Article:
The results in Indonesia mean that American Peter Uihlein and South Africa's Dylan Frittelli are projected to barely miss the year-end, top-50 cutoff. Their options for Masters qualification will include winning a full-point PGA Tour event in early 2018 or cracking the top 50 by the final March 25 cutoff.

    Cabreras take 1-shot lead in Father/Son

    By Associated PressDecember 16, 2017, 11:23 pm

    ORLANDO, Fla. - Two-time major champion Angel Cabrera and Angel Cabrera Jr. birdied their last three holes for a 13-under 59 to take a one-shot lead Saturday in the PNC Father-Son Challenge.

    Cabrera, a Masters and U.S. Open champion, is making his debut in this popular 36-hole scramble. His son said he practiced hard for 10 days. What helped put him at ease was watching his father make so many putts.

    ''We combined very well,'' Cabrera said. ''When I hit a bad shot, he hit a good one. That's the key.''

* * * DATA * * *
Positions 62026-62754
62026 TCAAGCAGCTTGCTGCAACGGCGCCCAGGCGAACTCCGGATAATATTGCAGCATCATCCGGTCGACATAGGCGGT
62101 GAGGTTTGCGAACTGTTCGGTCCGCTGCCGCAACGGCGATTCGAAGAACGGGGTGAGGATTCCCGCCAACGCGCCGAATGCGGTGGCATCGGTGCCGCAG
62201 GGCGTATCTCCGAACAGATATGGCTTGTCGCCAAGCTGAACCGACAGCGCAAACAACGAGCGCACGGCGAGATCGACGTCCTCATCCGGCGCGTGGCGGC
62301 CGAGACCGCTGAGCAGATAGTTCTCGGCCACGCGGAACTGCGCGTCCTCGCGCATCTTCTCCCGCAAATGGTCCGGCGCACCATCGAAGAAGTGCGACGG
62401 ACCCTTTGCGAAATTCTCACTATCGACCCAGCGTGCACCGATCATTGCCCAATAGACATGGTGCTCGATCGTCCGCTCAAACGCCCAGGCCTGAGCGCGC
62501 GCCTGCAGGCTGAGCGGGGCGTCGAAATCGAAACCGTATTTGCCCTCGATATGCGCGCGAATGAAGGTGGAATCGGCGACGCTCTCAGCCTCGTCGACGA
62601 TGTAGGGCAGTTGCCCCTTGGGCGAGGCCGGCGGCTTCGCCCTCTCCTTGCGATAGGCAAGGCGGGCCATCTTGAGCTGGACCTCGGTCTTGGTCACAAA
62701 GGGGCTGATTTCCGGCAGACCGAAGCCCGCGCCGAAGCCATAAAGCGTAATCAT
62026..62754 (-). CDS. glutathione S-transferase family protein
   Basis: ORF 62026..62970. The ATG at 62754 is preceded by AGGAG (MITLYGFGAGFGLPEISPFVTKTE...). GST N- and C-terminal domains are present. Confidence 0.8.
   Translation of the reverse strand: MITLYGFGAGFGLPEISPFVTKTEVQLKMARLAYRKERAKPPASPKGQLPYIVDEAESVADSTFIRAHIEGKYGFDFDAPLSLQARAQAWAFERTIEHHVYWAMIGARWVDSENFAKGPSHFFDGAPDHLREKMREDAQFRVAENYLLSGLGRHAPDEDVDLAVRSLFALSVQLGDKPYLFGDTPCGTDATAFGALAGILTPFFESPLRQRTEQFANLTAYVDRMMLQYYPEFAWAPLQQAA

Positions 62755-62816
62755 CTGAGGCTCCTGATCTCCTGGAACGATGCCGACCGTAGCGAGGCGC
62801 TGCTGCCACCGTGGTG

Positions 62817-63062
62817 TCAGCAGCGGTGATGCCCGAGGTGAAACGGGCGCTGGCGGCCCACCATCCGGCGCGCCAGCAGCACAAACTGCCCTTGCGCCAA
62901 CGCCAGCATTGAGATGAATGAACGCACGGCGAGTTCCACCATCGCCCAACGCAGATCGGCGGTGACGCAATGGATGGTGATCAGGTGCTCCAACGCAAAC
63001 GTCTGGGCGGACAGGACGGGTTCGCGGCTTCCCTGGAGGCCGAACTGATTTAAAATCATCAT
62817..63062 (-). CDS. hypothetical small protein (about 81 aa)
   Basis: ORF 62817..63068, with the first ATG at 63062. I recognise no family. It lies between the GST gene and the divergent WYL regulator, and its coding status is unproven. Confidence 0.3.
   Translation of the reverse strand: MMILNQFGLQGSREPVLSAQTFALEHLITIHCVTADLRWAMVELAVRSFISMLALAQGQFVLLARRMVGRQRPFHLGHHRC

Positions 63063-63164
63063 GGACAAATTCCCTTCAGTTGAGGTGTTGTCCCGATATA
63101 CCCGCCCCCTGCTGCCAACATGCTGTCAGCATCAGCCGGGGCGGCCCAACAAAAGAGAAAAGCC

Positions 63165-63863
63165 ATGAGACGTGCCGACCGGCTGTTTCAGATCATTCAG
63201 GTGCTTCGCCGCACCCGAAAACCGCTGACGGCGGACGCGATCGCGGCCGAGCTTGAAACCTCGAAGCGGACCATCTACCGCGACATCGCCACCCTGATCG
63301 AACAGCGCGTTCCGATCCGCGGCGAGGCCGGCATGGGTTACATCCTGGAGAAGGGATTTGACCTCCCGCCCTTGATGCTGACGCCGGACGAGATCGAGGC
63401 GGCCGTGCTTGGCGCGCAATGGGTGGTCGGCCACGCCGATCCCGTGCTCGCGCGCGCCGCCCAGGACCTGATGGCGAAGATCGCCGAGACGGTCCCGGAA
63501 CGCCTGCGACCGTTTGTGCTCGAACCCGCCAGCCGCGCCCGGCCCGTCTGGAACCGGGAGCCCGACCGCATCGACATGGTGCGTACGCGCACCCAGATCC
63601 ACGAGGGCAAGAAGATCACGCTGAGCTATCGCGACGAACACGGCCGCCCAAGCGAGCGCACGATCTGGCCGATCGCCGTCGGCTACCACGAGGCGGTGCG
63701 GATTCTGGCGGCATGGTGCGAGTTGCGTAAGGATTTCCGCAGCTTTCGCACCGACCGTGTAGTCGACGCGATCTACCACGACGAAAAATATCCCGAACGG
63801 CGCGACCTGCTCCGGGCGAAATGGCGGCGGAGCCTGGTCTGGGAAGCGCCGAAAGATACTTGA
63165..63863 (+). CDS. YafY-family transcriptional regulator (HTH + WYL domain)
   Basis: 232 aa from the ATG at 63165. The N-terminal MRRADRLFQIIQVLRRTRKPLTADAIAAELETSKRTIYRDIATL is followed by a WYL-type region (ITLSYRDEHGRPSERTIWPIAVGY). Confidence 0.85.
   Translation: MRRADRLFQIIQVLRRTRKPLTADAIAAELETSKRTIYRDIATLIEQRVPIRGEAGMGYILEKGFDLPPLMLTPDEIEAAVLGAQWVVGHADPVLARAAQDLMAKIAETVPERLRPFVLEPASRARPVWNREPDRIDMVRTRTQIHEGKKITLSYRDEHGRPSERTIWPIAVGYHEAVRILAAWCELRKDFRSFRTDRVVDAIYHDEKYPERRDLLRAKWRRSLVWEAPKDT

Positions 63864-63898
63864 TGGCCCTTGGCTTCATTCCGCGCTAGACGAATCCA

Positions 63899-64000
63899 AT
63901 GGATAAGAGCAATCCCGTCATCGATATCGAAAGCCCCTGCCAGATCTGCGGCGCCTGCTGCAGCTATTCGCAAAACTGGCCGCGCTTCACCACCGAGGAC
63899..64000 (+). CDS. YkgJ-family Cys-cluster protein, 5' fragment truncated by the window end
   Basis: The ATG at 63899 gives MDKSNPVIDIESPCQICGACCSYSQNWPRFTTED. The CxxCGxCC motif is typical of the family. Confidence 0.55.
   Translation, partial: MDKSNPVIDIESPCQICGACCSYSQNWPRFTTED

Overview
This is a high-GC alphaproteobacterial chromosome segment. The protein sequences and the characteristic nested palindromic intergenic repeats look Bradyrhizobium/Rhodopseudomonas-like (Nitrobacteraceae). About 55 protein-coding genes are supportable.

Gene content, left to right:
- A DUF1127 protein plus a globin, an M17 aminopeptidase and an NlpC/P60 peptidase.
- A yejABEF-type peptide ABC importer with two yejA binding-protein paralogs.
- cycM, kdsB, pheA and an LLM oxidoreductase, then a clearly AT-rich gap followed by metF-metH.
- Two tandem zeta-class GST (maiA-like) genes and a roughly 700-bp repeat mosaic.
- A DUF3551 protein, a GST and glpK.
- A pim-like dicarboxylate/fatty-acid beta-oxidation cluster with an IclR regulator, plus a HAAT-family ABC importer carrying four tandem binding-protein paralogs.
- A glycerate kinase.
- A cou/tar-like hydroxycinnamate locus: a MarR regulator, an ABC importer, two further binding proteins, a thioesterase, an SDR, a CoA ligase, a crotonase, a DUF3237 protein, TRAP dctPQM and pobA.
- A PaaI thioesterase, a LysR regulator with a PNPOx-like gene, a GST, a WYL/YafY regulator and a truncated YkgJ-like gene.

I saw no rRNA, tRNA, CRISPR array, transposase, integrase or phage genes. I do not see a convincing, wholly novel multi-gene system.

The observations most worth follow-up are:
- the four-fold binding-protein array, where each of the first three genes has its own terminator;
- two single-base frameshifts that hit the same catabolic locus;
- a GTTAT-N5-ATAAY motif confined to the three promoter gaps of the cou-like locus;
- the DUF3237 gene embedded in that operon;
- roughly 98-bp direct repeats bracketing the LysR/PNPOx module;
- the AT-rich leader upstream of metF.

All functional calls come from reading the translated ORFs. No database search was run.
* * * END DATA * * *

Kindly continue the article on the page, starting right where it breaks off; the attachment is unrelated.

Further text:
They had a one-shot lead over Mark O'Meara and Shaun O'Meara, who are playing for the first time. That included a birdie on the last hole, which O'Meara attributed to the strength of his son.

    ''My little man hit it 58 yards by me on the 18th,'' said O'Meara, the Masters and British Open champion in 1998. ''It's a little easier coming in with a 6-iron.''

    Defending champions David Duval and Nick Karavites rallied over the back nine at the Ritz-Carlton Golf Club for a 61. They are trying to become the first father-son team to repeat as winners since Bernhard and Stefan Langer in 2006. Larry Nelson won two years in a row in 2007 and 2008, but with different sons.